I am also struck that Kabaservice, who is meticulous in his dissection of the sixties, slips so easily into an overstatement of what the conservative reign has meant within the Republican Party. As Michael Kinsley, a pretty thorough-going liberal, observed in the New York Times this January, the supposed conservative domination of the last three decades has not exactly turned the country on its head: as he notes, not a single major government program has been undone, abortion and affirmative action survive, gay rights expand, and not a single right-wing constitutional amendment has been enacted. The limited win total has as much to do with splits and disagreements within Republican ranks as with liberal effectiveness, which undercuts Kabaservice’s premise that conservatism is so monolithic.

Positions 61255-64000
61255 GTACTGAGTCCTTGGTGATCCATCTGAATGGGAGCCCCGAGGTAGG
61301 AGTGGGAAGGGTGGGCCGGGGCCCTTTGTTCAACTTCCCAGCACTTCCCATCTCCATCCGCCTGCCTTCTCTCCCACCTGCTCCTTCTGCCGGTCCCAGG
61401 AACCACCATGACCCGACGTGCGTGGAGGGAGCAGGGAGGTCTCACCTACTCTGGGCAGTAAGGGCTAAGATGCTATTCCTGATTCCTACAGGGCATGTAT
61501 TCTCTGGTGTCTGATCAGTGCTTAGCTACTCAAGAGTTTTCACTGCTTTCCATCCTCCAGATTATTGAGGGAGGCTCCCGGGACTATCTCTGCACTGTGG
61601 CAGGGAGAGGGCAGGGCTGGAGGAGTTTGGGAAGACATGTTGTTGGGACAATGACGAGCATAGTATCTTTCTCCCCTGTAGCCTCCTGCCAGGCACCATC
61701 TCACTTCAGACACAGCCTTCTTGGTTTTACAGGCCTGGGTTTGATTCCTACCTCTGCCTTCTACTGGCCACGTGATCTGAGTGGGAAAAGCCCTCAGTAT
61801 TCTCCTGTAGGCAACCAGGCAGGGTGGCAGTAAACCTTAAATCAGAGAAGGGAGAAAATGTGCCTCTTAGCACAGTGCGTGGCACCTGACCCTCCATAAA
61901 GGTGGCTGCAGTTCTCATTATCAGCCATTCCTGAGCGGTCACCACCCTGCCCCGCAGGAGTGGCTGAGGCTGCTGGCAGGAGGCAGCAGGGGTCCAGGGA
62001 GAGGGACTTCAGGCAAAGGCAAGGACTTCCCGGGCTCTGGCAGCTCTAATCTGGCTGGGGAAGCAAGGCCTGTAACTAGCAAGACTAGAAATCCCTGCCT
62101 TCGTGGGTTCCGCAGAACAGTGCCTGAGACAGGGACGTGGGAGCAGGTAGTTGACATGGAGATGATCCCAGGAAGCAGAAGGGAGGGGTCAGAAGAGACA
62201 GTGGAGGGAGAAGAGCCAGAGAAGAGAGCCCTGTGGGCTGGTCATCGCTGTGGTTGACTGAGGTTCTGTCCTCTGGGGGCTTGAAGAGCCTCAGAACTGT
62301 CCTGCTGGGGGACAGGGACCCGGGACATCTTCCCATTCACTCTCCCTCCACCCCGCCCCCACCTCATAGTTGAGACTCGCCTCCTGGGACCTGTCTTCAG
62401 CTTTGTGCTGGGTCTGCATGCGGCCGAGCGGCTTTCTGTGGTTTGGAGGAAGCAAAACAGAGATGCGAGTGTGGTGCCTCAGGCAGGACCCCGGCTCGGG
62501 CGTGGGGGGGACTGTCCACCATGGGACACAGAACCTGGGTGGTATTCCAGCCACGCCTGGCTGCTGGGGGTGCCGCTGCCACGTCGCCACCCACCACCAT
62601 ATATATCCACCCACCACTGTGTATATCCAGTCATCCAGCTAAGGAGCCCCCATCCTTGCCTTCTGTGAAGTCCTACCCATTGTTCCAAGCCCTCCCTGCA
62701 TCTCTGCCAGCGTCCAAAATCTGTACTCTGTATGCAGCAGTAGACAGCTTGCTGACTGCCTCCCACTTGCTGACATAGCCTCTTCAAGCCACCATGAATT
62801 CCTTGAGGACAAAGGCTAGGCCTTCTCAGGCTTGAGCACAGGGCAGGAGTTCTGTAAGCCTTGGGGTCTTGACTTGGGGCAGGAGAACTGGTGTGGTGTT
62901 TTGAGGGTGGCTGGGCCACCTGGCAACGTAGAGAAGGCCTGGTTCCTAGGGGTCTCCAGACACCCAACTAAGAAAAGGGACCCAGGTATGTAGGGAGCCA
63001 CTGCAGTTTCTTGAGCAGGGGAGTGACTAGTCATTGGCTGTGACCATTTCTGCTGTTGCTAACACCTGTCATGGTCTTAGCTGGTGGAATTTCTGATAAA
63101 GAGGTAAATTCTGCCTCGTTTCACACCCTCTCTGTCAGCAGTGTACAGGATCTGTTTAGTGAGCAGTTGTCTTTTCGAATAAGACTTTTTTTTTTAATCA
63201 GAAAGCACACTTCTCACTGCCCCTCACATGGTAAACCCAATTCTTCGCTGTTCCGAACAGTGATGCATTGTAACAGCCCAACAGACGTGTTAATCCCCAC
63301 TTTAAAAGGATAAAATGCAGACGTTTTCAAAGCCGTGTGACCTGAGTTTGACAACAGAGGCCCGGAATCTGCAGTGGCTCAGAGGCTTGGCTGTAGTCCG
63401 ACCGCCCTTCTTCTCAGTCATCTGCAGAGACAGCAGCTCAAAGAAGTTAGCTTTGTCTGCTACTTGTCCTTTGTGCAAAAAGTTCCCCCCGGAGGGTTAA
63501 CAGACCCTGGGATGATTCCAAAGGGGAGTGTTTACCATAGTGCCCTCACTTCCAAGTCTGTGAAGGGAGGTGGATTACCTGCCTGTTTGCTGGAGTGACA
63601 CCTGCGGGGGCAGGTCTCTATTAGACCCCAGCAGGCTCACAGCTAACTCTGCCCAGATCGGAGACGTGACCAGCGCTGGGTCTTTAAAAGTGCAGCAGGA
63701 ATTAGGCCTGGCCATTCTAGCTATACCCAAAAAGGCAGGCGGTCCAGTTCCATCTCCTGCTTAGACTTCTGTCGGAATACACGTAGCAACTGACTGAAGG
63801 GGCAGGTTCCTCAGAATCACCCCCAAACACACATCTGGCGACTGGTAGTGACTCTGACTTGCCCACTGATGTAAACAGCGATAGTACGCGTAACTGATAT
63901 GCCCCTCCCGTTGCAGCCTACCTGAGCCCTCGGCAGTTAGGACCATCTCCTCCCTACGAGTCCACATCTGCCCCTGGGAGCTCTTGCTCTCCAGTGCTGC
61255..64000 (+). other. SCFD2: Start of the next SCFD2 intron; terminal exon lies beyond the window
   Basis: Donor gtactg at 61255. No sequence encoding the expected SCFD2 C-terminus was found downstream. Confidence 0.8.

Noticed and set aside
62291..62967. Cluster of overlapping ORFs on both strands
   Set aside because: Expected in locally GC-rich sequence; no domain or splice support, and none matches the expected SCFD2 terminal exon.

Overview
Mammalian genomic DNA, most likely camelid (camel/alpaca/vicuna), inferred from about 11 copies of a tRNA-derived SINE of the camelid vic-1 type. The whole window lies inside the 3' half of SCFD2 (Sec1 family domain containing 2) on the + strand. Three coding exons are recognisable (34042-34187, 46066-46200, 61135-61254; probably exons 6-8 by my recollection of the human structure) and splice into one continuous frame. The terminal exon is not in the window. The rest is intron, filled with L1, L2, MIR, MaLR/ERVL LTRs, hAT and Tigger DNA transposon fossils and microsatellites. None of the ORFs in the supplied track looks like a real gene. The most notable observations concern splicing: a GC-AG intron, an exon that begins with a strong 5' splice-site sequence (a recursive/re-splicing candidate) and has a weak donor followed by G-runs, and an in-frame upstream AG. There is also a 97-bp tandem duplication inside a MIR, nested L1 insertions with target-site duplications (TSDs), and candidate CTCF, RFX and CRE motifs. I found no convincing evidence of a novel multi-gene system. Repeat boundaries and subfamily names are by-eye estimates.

Had Kabaservice written a more nuanced account of the post-Reagan era, which conceded the movement of both parties toward their respective bases and which charted the course of policies more than personalities, the trade-off would have been fewer book-sales and fewer plaudits from a media which is enthralled by his portrait of Republicans going off the rails. But he might have gained the virtue of shedding light on what is really the major trend in 21st century politics: the inability of either side to get much done once in power. Ironically, in the book’s last pages, after getting the dismay over the far right out of his system, Kabaservice turns to the theme of gridlock, and makes a compelling, albeit brief case, why the decline of moderates has contributed to it: the absence of a center has meant no natural base of deal-makers, no platform for the kind of smart compromises that achieved welfare reform in 1996 or Social Security reform in the mid eighties.